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European Union urged to "tell whole truth" as Belgian journalist is cleared of corruption

European Union urged to "tell whole truth" as Belgian journalist is cleared of corruption
Belgian journalist Hans-Martin Tillack.

The European Federation of Journalists (EFJ) has welcomed the decision of Belgian prosecutors to dismiss a complaint of bribery brought by the European Anti-Fraud Office against a Brussels-based journalist. After five years Belgium has finally cleared journalist Hans-Martin Tillack, a reporter for Stern magazine, over a complaint against him launched from within the European Union (EU) hierarchy.

"Although the apparent intent was to uncover an insider who was feeding him information, nonsensical allegations of bribery originating from inside the European Commission were clearly an attempt to discredit him, his character and his journalism," said Aidan White, EFJ/IFJ General Secretary in Brussels. According to Tillack's lawyer, a Brussels judge on January 6 dismissed the complaint against him for lack of evidence.

Tillack was first accused in 2002 of bribing an unidentified European Union official when he was working in Brussels. A complaint to Belgian police led to raids on his home and office and seizure of his files, telephones and computer material. A similar complaint, lodged with the German police, was dismissed within months.

The European Court of Human Rights in 2007 condemned the police action saying they breached the journalist's right to protect his sources and ordered the Belgian government to pay him 40.000 Euro and 10.000 Euro in material and moral damages respectively.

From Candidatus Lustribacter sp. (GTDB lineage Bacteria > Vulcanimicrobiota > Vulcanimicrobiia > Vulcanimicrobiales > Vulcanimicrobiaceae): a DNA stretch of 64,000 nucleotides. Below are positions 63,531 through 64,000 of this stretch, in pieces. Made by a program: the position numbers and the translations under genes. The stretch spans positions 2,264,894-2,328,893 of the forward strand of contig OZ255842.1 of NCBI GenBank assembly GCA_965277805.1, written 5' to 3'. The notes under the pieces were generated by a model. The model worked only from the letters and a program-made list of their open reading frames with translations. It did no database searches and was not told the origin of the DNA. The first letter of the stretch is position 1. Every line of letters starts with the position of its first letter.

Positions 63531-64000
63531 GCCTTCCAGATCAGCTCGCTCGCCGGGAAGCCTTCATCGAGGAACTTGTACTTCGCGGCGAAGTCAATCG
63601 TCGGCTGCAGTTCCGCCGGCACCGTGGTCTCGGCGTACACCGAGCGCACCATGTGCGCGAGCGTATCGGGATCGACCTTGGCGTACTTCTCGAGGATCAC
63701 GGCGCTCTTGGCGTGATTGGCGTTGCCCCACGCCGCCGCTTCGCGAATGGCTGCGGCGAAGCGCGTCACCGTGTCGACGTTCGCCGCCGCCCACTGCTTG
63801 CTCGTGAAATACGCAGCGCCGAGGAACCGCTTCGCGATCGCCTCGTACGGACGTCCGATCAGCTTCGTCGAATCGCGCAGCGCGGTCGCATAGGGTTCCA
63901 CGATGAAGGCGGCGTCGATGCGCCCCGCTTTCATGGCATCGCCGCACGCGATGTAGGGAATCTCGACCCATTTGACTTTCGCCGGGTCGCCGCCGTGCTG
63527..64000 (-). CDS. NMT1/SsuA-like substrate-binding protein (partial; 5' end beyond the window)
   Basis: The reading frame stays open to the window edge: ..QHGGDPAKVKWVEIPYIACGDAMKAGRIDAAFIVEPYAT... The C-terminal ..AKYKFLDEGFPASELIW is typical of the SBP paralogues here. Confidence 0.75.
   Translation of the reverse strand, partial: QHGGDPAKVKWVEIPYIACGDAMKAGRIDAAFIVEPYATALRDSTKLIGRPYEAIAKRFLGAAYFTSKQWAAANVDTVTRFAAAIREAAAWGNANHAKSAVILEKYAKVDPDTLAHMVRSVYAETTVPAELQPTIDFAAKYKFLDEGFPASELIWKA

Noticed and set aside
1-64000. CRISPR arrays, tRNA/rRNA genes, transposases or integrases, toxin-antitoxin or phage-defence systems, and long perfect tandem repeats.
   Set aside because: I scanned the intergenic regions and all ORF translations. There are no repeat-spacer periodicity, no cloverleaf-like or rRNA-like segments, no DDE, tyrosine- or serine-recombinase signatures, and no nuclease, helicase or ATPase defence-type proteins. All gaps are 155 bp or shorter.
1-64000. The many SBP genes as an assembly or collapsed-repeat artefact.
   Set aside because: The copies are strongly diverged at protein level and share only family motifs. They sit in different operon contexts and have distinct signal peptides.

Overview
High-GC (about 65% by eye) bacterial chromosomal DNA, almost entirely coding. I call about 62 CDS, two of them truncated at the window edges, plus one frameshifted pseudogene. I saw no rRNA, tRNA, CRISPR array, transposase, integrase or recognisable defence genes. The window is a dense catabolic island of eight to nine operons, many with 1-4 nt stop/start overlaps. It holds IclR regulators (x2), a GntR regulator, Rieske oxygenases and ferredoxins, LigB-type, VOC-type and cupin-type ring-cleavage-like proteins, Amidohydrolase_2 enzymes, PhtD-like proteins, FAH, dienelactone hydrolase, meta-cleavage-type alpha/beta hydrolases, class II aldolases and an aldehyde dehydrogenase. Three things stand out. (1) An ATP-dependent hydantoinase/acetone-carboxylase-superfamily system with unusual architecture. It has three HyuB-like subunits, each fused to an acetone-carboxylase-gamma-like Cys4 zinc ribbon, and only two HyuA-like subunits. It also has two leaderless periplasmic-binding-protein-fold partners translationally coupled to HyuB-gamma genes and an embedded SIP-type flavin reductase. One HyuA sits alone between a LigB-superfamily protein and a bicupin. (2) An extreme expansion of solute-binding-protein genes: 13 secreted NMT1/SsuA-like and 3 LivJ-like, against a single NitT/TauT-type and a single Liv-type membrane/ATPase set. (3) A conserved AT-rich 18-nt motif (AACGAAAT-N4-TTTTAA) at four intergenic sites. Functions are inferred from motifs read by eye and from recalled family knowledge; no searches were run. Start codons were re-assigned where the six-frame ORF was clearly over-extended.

EFJ/IFJ criticised the Belgian police inquiry but said that the original complaints were laid deliberately, not just to identify an unofficial source within the European bureaucracy, "but to intimidate the reporter and to constrain his work of investigating corruption and wrongdoing."

EFJ/IFJ has called on the European Union authorities to respond to the latest court decision by taking responsibility for the mistakes made by its officials, by apologising to the journalists and by carrying out an independent inquiry to get to the bottom of a controversy that has for years cast a shadow over relations between Brussels journalists and the Commission.

"It is now time to tell the whole truth about how and why these complaints were made," said White. "There should be an independent inquiry, those who made mistakes and acted irresponsibly should be held to account, and there should be full apologies for this tawdry story of politics and policing."

Date posted: January 7, 2009 Last modified: May 23, 2018 Total views: 411